"It would contradict the equity mandates in ESSA," Murray said.
Alexander essentially took DeVos' side. Although he said at the hearing that, "I am not a fan of arming teachers," he said the law did let states and districts make their own decisions about how to spend the money.
ESSA Data and Accountability
None of the three state chiefs at the hearing voiced support for using federal money to arm teachers at the panel. They were more eager to talk about their accountability plans and other under-the-hood ESSA issues.
Superintendents stressed that while they like the room to run provided by ESSA, they had taken great pains to involve local communities and others with a stake in their school systems when they crafted new accountability systems and priorities for K-12 systems. Among other things, they said this approach had led to new measures being used to judge schools and meet ESSA's requirements, including chronic absenteeism and readiness for college and career.
Nebraska Commissioner of Education Matthew Blomstedt highlighted his state's new ESSA goal of cutting in half the share of students not scoring proficient on state exams over the next 10 years. He also talked up Nebraska's efforts to ensure a stronger teacher pipeline to underserved communities.
"We now see the federal government as a strong partner" in state-level work, Blomstedt told lawmakers. "ESSA has allowed us to better align federal programs ... that would not have been allowed under No Child Left Behind without significant waivers from that law."
And Spearman said ESSA had led to the state to hire "transformation coaches" that would serve as boots on the ground in schools. The state had also recently shifted its focus to help more students get involved in career and technical education programs.
It wasn't all happy talk. Susan Bunting, Delaware's state chief, noted that Delaware's initial plan to include science and social studies test results into academic achievement indicators under ESSA was rejected by DeVos. (The state ultimately included those results in measures of school quality instead.) But she did say that under ESSA, the state would seek to pilot evidence-based school-improvement strategies in different schools, and then share successful ones with different schools based on their demographics and other contextual information. Bunting also sought to address concerns about what the state would share publicly, stating that, "We're very transparent. We will report on subgroup data."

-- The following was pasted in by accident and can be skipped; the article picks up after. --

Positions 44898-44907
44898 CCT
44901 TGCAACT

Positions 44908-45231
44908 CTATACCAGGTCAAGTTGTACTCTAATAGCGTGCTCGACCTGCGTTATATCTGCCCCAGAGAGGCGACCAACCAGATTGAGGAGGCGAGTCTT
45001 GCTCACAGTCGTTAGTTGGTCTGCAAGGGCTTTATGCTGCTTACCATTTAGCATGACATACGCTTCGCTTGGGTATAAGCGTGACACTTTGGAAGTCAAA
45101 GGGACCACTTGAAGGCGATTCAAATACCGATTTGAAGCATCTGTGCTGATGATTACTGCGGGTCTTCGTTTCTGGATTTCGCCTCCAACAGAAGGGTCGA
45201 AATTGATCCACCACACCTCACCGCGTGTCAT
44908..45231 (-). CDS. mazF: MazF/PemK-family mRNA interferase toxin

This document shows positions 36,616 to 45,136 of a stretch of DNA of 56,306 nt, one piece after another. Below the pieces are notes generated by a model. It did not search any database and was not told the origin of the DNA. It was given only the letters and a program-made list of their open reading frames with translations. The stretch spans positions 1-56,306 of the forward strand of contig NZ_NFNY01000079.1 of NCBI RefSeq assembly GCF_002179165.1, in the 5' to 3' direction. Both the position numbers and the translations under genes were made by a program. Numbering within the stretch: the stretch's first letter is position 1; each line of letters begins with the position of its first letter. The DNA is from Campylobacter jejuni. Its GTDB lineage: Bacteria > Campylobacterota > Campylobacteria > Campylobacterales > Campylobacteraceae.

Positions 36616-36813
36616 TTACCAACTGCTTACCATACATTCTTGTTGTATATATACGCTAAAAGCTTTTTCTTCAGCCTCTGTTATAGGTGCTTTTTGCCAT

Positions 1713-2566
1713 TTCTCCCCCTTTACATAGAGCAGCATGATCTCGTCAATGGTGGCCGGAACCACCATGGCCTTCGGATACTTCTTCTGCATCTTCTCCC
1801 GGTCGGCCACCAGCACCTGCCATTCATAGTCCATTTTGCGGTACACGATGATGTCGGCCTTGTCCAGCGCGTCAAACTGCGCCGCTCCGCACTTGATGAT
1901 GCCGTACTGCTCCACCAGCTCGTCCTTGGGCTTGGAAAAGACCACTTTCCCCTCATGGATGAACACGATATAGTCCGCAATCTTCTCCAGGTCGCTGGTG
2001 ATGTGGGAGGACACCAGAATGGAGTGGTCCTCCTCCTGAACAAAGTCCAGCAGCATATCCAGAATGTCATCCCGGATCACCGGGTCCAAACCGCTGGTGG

Transparency was also a focus for Spearman, who said that the state had thought very carefully about creating its school classifications, stating that its 100-point grading measure would be "very easy to understand" for parents.
Meanwhile, Jeffries of Education Reform Now criticized the "yawning achievement gaps" that remained despite the "islands of progress" under ESSA. He called out Arizona, for example, for not breaking out all student subgroup performance as ESSA demanded. And he said states need to hold schools accountable for information showing that their students of color suffered from disproportionate rates of suspension and expulsions. (The Obama administration issued guidance intended to get schools to address this disproportionality in discipline, although DeVos is considering whether to rescind that guidance.)
"We need Congress to demand data to make sure that schools and states are doing the right thing," Jeffries said.
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Photo: Witnesses testify before the Senate education committee about the Every Student Succeeds Act. From left: Matthew Blomstedt, Commissioner of the Nebraska Department of Education; Susan Bunting, Secretary of the Delaware Department of Education; Shavar Jeffries, President of Education Reform Now of Newark, N.J., and Molly Spearman, Superintendent of the South Carolina Department of Education. (Eman Mohammed for Education Week)